By: Michael VanPaepeghem
Summary: On a federal level there is no established legal limit to the amount of PFAS in drinking water. PFAS or Per/polyfluoralkyl substances are a family of chemicals used in a variety of commercial products. Products such as household cookware, food packaging, and firefighting foams. One of the largest contributors polluting the environment is firefighting foams. When these chemicals get into drinking water they can have adverse health effects on humans, such as reproductive and developmental issues. The EPA on a federal level currently has a nonbinding advisory recommendation in place. To set enforceable limits the EPA must work through the court systems to establish policies to regulate PFAS in drinking water. There is much opposition from large corporations who are guilty of leaching these products into the environment. The opposition is due in part to the cleanup costs associated with the pollutants. PFAS have been widely used since the 1940’s. They have been on scientists/environmentalists radar since the early 2000’s as potentially harmful chemicals. In 1996 Congress revised the Safe Drinking Water Act which established the limiting of 90 contaminants in drinking water. The EPA had to and continues to enforce these 90 contaminants. To date the EPA has added no additional contaminant limits, such as PFAS, to the Safe Drinking Water Act. If the EPA decides to limit PFAS in drinking water it can take up to roughly four years before the regulation becomes law. A handful of states have taken matters into their own hands instead of waiting for the federal government. States such as Michigan, Colorado, and Vermont have initialized state guidelines, concentration limits, and health advisories. There is much work to do before the federal government implements a drinking water standard for PFAS.
Why we should care? PFAS exposure over time can have numerous health effects on humans and the environment around them. When people go to drink water they should not have to worry about the ingestion of toxic chemicals.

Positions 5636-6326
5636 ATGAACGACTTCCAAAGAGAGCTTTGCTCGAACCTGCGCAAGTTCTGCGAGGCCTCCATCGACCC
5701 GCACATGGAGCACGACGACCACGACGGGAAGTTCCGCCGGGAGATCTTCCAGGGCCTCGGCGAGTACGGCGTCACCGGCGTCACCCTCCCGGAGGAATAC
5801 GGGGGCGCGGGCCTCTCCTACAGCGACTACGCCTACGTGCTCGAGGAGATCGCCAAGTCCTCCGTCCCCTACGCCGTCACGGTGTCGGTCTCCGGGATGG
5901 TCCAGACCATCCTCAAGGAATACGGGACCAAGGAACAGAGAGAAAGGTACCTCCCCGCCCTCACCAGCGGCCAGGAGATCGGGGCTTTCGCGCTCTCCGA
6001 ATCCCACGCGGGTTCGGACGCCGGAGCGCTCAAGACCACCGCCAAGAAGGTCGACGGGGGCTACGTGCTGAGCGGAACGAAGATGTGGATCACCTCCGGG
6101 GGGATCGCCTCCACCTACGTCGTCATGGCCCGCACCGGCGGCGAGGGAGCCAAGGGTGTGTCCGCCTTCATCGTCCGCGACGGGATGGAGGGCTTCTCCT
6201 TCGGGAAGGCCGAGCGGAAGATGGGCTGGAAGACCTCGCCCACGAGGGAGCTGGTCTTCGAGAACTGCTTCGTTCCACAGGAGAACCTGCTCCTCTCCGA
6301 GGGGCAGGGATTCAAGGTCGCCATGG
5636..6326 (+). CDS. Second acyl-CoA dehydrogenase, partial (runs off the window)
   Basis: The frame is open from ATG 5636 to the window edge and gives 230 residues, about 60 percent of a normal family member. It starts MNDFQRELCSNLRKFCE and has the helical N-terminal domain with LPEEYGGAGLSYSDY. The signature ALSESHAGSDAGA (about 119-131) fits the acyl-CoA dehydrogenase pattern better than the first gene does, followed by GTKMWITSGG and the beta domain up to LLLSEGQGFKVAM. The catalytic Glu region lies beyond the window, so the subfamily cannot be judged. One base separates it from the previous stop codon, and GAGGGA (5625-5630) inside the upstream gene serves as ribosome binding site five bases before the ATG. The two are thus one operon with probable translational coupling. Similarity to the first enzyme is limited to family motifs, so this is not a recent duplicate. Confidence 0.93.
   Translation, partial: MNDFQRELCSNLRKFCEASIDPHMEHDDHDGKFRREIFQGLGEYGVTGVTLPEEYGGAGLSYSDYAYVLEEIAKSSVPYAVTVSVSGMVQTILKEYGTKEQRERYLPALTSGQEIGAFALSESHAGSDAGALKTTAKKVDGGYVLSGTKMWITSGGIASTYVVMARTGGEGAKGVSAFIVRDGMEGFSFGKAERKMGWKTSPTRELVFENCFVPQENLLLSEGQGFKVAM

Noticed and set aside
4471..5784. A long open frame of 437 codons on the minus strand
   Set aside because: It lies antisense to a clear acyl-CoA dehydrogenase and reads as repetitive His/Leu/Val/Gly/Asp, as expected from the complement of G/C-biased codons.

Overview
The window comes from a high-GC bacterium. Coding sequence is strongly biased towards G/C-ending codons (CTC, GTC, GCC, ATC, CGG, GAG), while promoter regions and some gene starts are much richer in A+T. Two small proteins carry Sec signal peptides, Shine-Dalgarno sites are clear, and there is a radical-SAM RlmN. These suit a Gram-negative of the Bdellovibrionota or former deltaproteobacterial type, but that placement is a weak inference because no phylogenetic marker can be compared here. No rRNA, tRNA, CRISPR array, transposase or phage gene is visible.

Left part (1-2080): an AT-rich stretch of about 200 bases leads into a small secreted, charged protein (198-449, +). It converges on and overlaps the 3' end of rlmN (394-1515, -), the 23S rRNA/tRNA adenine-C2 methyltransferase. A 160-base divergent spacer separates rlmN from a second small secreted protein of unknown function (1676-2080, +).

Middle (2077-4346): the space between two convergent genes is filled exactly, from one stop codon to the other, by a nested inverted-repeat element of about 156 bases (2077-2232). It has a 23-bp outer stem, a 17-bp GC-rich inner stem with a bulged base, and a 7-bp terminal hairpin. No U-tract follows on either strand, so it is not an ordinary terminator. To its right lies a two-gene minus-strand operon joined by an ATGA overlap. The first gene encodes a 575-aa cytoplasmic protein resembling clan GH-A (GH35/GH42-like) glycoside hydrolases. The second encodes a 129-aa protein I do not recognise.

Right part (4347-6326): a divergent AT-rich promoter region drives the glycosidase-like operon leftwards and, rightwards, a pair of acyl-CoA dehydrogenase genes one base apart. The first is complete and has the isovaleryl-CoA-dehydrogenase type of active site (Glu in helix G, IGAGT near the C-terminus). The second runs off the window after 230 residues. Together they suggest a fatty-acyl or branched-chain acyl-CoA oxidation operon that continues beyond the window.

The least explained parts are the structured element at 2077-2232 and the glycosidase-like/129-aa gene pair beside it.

I found this article interesting because I personally thought there was some form of limiting in place on the federal level for PFAS. In recent years the term PFAS is widely heard and known by much of the population. Living in Michigan we all have a strong connection to the Great Lakes, it brought me some relief to see that our state has made an effort to limit these chemicals in drinking water. The other handful of states that have taken action have not been as successful as Michigan’s legal limits. Other states have only guidelines and advisories in place, leaving it up to the people as to whether or not to abide by them. The article itself was not written by a government agency which to me brought the issue at hand to a more personal level.
Science in Action.
Dr. Theodore Slotkin is Professor of Neurobiology in the Duke University School of Medicine.
Dr. Slotkin and his team wanted to study the effects of four PFAS and its health effects on the neurological level. The study was conducted on rat neuron cells in the lab and evaluated the neurotoxicity of four PFAS. Their findings exhibited that each of the chemicals impacted neurological development. I found this article to be supporting of the issue at hand due to the clear evidence of health effects PFAS have on animals and humans. The continued research conducted on the negative health effects of PFAS will build a stronger case to implement federal limits in drinking water.